Sepsis is a significant public health challenge. The immune system underlies the pathogenesis of the disease. The liver is both an active player and a target organ in sepsis. Targeting the gut immune system using low-dose colchicine is an attractive method for alleviating systemic inflammation in sepsis without inducing immunosuppression. The present study aimed to determine the use of low-dose colchicine in LPS-induced sepsis in mice. C67B mice were injected intraperitoneal with LPS to induce sepsis. The treatment group received 0.02 mg/kg colchicine daily by gavage. Short and extended models were performed, lasting 3 and 5 days, respectively. We followed the mice for biochemical markers of end-organ injury, blood counts, cytokine levels, and liver pathology and conducted proteomic studies on liver samples. Targeting the gut immune system using low-dose colchicine improved mice’s well-being measured by the murine sepsis score. Treatment alleviated the liver injury in septic mice, manifested by a significant decrease in their liver enzyme levels, including ALT, AST, and LDH. Treatment exerted a trend to reduce creatinine levels. Low-dose colchicine improved liver pathology, reduced inflammation, and reduced the pro-inflammatory cytokine TNFα and IL1-β levels. A liver proteomic analysis revealed low-dose colchicine down-regulated sepsis-related proteins, alpha-1 antitrypsin, and serine dehydratase. Targeting the gut immune system using low-dose colchicine attenuated liver injury in LPS-induced sepsis, reducing the pro-inflammatory cytokine levels. Low-dose colchicine provides a safe method for immunomodulation for multiple inflammatory disorders.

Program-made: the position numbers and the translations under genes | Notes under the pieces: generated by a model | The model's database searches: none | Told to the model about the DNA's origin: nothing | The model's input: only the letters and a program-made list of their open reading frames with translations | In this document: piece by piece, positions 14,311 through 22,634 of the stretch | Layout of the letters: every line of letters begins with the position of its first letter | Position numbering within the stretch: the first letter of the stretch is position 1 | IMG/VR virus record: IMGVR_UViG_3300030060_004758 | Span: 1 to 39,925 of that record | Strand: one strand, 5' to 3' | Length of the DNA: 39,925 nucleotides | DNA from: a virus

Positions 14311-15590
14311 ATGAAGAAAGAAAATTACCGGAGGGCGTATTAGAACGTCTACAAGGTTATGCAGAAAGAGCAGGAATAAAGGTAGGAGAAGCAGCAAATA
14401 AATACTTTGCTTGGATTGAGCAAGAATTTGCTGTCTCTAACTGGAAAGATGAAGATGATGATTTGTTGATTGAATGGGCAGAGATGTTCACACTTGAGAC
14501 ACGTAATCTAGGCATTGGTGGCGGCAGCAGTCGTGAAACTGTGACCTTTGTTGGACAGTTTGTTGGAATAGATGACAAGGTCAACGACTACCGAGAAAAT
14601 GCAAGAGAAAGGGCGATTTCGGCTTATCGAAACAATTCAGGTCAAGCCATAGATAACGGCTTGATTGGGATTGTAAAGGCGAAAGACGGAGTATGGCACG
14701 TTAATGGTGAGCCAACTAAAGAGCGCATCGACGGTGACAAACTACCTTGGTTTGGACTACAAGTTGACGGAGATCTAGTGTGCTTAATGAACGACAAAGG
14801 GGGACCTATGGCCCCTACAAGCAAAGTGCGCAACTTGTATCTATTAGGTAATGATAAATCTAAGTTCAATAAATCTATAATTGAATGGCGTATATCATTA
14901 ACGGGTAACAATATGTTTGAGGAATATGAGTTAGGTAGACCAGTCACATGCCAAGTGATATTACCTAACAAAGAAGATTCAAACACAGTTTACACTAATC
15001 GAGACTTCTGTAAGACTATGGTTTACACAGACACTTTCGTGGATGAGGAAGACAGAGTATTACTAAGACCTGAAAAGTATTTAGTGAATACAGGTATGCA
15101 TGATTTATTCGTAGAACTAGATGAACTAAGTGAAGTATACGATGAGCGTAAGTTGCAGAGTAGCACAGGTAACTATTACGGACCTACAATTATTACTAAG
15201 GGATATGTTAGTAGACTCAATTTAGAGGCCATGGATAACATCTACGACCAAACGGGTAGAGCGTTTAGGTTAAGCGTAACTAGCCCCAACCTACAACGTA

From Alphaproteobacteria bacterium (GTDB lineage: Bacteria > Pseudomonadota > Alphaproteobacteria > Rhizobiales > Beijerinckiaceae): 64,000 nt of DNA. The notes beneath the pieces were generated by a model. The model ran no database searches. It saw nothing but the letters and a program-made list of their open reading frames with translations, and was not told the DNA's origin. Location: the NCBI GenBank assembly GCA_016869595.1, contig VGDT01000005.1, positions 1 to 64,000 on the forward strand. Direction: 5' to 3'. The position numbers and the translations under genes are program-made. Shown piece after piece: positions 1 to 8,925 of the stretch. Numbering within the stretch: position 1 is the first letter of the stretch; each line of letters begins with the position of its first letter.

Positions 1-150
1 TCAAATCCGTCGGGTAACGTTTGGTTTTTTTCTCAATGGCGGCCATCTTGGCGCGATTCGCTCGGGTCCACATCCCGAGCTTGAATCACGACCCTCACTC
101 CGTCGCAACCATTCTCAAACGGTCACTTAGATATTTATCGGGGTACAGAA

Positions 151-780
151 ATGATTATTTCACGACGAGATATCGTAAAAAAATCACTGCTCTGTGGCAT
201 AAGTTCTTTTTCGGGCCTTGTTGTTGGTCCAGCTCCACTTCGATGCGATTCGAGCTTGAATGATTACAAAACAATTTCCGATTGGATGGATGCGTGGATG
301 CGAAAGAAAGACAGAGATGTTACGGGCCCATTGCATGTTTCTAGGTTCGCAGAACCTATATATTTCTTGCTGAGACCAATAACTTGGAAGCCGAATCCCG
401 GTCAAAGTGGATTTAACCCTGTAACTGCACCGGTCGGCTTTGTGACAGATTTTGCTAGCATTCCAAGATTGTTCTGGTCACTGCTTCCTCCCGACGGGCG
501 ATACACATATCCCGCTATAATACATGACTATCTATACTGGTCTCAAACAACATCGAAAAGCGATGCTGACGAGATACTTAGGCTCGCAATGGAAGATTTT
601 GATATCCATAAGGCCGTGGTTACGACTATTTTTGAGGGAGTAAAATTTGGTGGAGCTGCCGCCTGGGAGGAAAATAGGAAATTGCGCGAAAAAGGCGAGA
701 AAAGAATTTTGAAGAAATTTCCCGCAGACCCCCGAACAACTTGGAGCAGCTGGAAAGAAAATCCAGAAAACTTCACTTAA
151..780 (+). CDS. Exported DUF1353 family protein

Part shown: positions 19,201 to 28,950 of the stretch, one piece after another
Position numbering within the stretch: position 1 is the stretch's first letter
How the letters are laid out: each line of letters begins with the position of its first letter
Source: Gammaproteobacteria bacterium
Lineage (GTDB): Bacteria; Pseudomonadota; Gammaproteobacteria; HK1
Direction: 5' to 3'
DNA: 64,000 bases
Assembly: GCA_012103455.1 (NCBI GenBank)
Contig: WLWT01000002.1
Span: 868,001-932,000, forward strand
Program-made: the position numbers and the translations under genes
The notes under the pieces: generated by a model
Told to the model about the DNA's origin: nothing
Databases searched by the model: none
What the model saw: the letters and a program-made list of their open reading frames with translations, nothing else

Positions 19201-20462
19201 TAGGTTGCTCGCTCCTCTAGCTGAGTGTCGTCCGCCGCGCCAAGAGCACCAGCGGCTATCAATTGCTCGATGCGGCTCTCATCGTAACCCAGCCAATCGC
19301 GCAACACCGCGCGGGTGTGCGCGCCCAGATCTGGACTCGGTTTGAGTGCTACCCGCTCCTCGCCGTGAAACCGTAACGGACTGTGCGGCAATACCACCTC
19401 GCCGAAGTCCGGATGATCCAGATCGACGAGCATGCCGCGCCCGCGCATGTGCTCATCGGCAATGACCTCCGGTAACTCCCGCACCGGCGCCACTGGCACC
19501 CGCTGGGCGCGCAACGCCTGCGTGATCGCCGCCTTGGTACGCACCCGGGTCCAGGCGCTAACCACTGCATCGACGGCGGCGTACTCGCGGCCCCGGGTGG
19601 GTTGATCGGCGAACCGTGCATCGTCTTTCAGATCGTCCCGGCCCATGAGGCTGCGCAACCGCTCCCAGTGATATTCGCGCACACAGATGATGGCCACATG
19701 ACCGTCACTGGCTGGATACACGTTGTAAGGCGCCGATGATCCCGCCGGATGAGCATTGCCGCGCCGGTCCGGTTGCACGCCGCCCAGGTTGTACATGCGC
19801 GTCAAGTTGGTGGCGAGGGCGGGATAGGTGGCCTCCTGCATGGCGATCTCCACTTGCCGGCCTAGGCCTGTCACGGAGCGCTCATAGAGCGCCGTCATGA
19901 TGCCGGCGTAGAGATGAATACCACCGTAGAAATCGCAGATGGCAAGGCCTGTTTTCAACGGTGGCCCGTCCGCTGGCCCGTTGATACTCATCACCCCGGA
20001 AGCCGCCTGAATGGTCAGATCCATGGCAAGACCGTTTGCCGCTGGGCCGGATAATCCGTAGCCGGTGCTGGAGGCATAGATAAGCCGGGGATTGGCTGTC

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- Gut immune system